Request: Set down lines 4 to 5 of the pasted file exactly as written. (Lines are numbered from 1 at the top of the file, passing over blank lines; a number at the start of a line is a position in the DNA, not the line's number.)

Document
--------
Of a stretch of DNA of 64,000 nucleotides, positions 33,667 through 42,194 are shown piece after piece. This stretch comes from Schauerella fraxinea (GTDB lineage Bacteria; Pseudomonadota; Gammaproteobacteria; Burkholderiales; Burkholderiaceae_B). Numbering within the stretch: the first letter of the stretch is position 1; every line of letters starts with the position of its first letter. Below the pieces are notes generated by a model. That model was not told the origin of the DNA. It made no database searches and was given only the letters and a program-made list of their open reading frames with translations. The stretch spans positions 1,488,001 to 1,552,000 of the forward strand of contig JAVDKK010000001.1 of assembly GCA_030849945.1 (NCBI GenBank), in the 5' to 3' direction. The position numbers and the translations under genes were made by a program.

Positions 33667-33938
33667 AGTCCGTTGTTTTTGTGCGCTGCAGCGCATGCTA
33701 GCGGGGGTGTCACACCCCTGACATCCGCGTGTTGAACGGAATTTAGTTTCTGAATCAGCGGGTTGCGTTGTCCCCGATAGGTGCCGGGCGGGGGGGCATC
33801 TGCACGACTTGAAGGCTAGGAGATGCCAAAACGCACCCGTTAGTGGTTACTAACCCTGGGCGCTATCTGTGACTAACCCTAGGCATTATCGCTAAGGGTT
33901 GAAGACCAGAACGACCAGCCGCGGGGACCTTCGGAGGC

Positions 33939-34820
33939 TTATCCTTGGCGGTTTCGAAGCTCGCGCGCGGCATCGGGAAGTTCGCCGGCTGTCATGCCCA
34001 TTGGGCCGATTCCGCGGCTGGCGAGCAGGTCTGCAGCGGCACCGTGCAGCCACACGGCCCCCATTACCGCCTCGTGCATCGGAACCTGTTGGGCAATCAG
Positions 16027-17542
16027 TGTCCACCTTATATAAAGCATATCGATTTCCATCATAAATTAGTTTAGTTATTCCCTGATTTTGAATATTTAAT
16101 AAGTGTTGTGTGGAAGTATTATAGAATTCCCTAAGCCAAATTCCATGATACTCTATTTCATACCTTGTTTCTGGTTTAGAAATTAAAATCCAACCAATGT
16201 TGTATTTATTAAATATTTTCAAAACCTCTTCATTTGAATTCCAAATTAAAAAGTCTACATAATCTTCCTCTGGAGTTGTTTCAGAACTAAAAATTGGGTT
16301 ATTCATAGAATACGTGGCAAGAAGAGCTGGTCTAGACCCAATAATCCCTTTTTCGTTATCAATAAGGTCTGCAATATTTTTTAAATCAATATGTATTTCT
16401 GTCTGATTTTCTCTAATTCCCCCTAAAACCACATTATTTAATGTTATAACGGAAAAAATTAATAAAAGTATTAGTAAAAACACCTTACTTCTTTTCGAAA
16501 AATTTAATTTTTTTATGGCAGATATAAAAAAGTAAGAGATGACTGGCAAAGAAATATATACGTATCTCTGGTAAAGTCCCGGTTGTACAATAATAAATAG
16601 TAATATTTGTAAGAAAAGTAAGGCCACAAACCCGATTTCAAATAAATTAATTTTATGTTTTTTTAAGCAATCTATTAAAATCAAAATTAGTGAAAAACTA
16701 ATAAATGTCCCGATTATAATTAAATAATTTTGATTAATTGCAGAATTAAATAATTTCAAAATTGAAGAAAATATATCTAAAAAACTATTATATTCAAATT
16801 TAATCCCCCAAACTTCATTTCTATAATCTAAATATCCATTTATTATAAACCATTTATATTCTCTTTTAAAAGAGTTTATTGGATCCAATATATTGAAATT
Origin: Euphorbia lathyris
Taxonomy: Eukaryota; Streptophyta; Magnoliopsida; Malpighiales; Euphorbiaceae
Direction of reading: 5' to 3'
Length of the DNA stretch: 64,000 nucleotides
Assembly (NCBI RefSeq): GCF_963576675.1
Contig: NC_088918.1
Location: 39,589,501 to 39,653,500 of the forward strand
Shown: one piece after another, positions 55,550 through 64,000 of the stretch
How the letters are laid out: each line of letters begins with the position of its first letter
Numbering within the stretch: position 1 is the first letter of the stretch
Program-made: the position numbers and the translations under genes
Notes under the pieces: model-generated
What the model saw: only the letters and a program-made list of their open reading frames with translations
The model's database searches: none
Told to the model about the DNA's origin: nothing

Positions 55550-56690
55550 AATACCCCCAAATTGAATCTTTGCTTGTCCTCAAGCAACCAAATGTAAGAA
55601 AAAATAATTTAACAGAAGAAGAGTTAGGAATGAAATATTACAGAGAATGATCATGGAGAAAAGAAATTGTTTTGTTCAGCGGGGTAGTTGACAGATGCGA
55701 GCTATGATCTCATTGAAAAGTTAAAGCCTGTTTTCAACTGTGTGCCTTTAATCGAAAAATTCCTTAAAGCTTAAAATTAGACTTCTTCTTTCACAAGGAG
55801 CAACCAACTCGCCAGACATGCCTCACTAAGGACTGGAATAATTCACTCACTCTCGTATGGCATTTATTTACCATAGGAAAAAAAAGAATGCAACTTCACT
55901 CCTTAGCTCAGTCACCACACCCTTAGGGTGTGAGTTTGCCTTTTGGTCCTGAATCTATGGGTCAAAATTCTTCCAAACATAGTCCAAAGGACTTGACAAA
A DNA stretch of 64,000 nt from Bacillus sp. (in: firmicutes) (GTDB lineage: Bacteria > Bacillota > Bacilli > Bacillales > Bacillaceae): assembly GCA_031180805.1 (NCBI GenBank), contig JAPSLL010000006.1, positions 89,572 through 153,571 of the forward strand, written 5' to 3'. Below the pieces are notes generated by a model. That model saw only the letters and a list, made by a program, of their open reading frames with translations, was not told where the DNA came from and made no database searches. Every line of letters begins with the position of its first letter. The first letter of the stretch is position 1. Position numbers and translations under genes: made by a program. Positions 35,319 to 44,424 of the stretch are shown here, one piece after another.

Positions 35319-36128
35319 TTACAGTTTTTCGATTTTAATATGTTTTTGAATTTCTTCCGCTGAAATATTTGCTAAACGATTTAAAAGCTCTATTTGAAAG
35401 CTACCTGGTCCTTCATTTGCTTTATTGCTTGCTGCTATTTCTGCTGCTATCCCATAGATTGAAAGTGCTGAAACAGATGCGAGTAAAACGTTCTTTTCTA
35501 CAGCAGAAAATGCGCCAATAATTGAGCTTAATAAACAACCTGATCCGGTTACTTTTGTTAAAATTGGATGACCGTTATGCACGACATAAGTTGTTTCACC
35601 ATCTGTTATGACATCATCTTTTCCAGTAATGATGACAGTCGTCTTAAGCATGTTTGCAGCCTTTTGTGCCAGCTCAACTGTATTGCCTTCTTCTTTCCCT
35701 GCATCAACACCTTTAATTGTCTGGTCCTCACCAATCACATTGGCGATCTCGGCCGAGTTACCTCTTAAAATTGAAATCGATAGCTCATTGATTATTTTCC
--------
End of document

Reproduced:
33701 GCGGGGGTGTCACACCCCTGACATCCGCGTGTTGAACGGAATTTAGTTTCTGAATCAGCGGGTTGCGTTGTCCCCGATAGGTGCCGGGCGGGGGGGCATC
33801 TGCACGACTTGAAGGCTAGGAGATGCCAAAACGCACCCGTTAGTGGTTACTAACCCTGGGCGCTATCTGTGACTAACCCTAGGCATTATCGCTAAGGGTT